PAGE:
Over a dozen Afghan forces killed in US ‘friendly fire’ airstrike – police
Up to 16 Afghan security forces servicemen have been killed in a US airstrike in Afghanistan, according to local police spokesman Salam Afghan. Washington says the incident was a case of friendly fire.
“In the strike, 16 Afghan policemen were killed including two commanders. Two other policemen were wounded,” Salam Afghan told AFP.
Omar Zwak, spokesman for the governor of Helmand Province, also confirmed the death toll to the news agency.
The friendly-fire incident occurred in Afghanistan’s Helmand Province late on Friday afternoon, the US military said in a statement.
“During a US supported ANDSF [Afghan National Defense and Security Forces] operation, aerial fires resulted in the deaths of the friendly Afghan forces who were gathered in a compound,” the statement reads.
The US military has notified the Afghan authorities and launched an investigation to “determine the specific circumstances that led to this incident.”
Washington hasn't yet confirmed the number of casualties.
The US and coalition forces have recently intensified their air operations in the country, dropping more munitions during the first half of 2017 than in all of the previous year.
In 2017, 1,634 munitions have been released in more than 2,000 combat sorties so far, according to figures disclosed by the US Air Force. Levels of military activity have reached those of the first half of 2012, which was the most “prolific” year for the US and its allies in Afghanistan.
According to former Pentagon official Michael Maloof, this case of friendly fire in Afghanistan and other such incidents are the result of a deeply flawed US strategy in the country.
“When you’re bombing from on high or sending in drones, they are inevitably going to be some civilian casualties involved because it's not as precise as having people on the ground,” Maloof told RT.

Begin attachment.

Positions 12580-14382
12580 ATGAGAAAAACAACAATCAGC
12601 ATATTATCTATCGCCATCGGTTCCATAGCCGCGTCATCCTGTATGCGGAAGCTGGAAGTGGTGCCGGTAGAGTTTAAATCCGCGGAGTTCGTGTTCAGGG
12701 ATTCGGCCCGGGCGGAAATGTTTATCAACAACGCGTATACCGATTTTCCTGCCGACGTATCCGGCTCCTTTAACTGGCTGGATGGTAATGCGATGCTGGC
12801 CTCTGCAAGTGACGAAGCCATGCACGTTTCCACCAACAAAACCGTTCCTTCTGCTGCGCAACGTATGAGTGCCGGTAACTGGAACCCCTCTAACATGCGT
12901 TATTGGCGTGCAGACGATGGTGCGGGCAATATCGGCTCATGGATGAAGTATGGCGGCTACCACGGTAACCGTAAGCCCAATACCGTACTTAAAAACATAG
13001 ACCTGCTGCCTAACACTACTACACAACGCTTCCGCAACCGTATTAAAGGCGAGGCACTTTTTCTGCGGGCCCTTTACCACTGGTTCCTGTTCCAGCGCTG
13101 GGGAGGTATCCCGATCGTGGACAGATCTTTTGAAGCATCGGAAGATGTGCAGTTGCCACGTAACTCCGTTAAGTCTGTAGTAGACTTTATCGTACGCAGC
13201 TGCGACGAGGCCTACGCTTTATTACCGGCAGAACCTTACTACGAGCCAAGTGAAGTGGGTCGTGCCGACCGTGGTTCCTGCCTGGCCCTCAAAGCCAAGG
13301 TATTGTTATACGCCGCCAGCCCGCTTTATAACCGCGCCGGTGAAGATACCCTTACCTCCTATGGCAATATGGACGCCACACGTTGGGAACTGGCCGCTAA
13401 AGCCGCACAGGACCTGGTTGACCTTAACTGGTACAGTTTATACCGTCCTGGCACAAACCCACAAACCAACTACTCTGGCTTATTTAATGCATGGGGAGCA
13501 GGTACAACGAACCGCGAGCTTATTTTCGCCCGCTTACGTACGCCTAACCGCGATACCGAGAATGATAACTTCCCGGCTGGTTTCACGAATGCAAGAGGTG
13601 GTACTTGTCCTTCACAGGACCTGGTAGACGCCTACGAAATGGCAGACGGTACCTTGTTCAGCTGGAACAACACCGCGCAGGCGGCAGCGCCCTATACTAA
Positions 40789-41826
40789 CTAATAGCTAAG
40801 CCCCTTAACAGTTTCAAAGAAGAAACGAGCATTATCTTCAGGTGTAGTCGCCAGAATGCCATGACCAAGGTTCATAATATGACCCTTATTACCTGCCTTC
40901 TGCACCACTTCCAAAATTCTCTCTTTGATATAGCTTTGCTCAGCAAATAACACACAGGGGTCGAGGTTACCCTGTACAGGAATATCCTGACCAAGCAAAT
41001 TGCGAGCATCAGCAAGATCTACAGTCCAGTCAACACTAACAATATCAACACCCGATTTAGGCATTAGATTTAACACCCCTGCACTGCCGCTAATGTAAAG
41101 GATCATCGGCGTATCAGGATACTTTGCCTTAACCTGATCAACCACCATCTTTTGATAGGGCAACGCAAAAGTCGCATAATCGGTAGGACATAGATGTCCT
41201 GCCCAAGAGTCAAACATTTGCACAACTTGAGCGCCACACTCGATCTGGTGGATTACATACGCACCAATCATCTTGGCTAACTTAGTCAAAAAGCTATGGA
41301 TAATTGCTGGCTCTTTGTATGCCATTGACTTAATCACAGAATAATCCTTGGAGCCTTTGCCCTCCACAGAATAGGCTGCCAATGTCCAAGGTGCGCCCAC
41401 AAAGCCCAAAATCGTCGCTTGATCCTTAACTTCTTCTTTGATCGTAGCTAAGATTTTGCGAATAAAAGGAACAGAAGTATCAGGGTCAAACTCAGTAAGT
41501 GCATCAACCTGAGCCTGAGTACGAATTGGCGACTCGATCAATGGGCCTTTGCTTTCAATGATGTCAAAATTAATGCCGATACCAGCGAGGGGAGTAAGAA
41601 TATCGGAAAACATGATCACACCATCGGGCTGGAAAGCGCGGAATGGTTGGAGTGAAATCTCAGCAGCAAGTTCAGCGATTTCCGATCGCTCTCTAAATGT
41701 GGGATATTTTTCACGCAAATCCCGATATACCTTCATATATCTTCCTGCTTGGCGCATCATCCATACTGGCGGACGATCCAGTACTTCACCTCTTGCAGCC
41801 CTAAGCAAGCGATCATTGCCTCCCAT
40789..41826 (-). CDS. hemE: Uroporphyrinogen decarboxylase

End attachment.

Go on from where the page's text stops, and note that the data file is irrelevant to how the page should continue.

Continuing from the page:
“If you’re going to take the military approach, that’s what you need – you need people on the ground that can guide the forces in the air to be accurate.”
“We don’t have that, and given the number of US troops that are in highly remote areas, they are sparsely spread out and sprinkled unlike the way they were before and their primary goal now is to contain and secure Kabul, the capital, which itself is continuously under attack, whether it’s by the Taliban or even ISIS (Islamic State). And so, it’s clear to me, there needs to be a new direction, a new strategy that needs to be undertaken, because what is happening right now is just not working.”
The surge in airstrikes coincides with a spike in civilian casualties, according to the UN. Some 232 civilians have been killed in airstrikes so far this year, compared to the 162 in the same period in 2016. Roughly half of the civilian casualties were inflicted by the Afghan Air Force.
Intensified fighting has apparently led to a rise in friendly fire incidents, affecting both coalition and local Afghan forces. Last month, three Border Police agents were killed when a US military aircraft “returned fire” during a joint operation by Afghan and American special forces. In April, two US servicemen were killed in a suspected friendly fire incident. The military was not able to immediately determine whether the firing was initiated by US or Afghani forces and launched an investigation into the incident.